As I am using these articles to explore the opportunities of several digital media for historians, I would like to focus today on the subject of video games, which have become an influential part of mainstream culture. Historians might be a bit reluctant to discuss them in combination with historical research, but I would actually like to argue in favour of this.
Historical themed video games
Video games with a historical setting are not new. Already in 1971, the first version of The Oregon Trail was released, which was a text-based strategy game in which the player controlled a group of pioneers following the Oregon Trail in the 19th century. Interestingly the game was not developed by actual game developers, but by three public school teachers. One of them, Don Rawitsch, was a history teacher that was thinking about creative ways to make his lecture more interesting. Together with his colleagues who already had some experience with coding, the game was produced to be used in class. It turned out be a great success, as there were even students from other classes trying to join in.
Since then a great variety of video games with a historical setting have been released. In fact, it seems that almost every time period in history has already been explored. Video games vary in genre, which also makes that two games exploring the same time period can give a completely different perspective. Besides that, games vary greatly in their historical accuracy.
When discussing historical themed video games, we tend to address their so-called historical accuracy. Some developers do their best to make their games as historically accurate as possible. The developers of Assassin’s Creed are known for their extensive research behind recreating historical settings. On the other hand there are also developers that are less reclined on making sure their game is in line with historical reality. Although a fun game to play, Ryse: Son of Rome is far from trying to portray a realistic picture of ancient Rome.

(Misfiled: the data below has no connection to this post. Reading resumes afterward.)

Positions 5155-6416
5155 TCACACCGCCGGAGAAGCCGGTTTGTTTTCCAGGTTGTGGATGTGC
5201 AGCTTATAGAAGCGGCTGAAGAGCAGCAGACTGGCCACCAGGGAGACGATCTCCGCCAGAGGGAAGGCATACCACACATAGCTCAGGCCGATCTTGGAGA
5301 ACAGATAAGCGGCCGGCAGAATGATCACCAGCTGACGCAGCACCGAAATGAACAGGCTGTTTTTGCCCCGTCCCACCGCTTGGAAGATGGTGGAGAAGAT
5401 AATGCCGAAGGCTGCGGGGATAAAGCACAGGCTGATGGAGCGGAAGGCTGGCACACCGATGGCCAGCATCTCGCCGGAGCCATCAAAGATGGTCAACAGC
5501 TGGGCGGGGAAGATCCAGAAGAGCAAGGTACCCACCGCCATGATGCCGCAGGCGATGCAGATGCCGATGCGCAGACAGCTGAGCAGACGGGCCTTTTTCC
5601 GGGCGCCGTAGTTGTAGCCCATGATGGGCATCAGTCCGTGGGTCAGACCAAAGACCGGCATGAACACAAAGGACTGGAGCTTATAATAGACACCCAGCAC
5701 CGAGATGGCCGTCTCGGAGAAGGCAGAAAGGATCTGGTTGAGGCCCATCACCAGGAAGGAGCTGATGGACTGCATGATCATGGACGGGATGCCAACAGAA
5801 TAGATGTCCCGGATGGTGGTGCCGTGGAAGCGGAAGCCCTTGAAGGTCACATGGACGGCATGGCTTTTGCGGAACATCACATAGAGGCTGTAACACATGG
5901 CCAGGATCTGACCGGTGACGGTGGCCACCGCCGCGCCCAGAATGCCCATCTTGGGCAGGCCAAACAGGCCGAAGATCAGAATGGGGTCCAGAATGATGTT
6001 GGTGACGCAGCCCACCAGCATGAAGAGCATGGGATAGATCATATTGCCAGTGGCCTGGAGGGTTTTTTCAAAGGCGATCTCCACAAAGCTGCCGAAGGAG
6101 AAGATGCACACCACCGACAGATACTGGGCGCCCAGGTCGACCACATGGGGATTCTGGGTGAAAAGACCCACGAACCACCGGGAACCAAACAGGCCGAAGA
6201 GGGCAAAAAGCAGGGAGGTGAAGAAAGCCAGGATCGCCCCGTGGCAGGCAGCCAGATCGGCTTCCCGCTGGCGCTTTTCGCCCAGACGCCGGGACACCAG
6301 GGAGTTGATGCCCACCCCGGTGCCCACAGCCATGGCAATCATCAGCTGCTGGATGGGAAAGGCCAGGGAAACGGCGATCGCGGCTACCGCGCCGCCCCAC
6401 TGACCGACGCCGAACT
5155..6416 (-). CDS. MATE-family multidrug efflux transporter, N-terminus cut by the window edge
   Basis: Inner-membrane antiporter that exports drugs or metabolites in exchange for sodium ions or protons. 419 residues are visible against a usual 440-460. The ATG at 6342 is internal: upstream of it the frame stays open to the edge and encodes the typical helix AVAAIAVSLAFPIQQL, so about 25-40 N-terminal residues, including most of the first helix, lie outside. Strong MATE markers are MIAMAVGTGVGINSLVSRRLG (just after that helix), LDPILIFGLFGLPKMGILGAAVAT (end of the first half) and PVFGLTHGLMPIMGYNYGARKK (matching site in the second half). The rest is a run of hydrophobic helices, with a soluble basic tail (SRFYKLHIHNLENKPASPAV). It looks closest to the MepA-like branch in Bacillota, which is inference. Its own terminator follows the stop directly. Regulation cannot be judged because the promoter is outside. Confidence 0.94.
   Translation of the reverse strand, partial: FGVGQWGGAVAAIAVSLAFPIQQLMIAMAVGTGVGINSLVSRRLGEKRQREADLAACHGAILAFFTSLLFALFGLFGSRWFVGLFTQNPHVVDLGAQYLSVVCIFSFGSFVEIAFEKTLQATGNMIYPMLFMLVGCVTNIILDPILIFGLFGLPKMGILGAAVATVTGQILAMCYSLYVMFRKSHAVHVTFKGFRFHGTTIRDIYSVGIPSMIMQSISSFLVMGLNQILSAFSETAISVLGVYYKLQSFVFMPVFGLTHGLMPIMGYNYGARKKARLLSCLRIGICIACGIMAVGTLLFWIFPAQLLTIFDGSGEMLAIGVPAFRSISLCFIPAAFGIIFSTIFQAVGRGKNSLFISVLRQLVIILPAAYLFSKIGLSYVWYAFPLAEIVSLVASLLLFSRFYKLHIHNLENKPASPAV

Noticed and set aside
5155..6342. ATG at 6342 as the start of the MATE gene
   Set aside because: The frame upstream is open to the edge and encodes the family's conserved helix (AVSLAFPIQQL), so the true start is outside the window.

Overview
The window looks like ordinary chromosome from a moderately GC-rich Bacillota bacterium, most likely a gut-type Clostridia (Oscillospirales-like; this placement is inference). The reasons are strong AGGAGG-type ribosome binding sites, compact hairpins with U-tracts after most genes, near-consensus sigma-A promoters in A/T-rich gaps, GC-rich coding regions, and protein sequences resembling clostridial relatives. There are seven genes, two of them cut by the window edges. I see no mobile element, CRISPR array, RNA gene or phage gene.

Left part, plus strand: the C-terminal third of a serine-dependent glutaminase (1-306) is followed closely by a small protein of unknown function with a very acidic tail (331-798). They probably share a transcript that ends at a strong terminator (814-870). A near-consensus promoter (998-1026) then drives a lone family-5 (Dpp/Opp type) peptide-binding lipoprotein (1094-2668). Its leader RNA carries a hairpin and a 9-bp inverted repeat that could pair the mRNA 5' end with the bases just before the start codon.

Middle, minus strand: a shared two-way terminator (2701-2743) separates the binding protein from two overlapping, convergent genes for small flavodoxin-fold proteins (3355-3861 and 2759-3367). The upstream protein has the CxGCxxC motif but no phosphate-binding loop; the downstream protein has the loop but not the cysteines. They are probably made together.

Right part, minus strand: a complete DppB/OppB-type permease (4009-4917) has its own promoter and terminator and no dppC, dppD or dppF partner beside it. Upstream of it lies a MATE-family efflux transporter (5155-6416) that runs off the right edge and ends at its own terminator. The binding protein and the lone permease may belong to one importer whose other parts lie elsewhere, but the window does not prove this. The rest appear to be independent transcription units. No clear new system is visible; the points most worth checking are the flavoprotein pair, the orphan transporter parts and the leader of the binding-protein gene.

Players sometimes criticize developers when they think a game lacks historical accuracy. Fans of Battlefield V lashed out on Twitter as they believed that the decision to add female characters to the game was not historically accurate. Despite some criticism, it seems however that other issues are more important for players, such as graphics and gameplay. These are noticed directly while playing, whereas most players only have a general idea about historical accuracy on basis of which they can judge the historical details of the game. Besides that, other issues like computational limitations might also influence the choices of game developers in pursuing historical accuracy. Historical accuracy is thus not so much an absolute goal, it is a scale in how far a game achieves a credible historical narrative.
As historical accuracy can never be fully reached in video games, then are they still valuable for historians? I would like to argue that in a certain way the incompleteness of historical accuracy actually creates opportunities. By critically looking at a game, historians can share their knowledge and discuss with others where a game is in line with historical reality and where it is not. The YouTube channel The Great War, hosted by historian Indy Neidell, for example made a video in which they did this with the trailer of Battlefield 1. It shows that historians can work with both features that are in line with historical reality and those that are not. These flaws in historical accuracy do not disqualify video games as a tool for historians, in fact it might even make them more useful to share our knowledge with the outside world and challenge us to reflect to our own knowledge.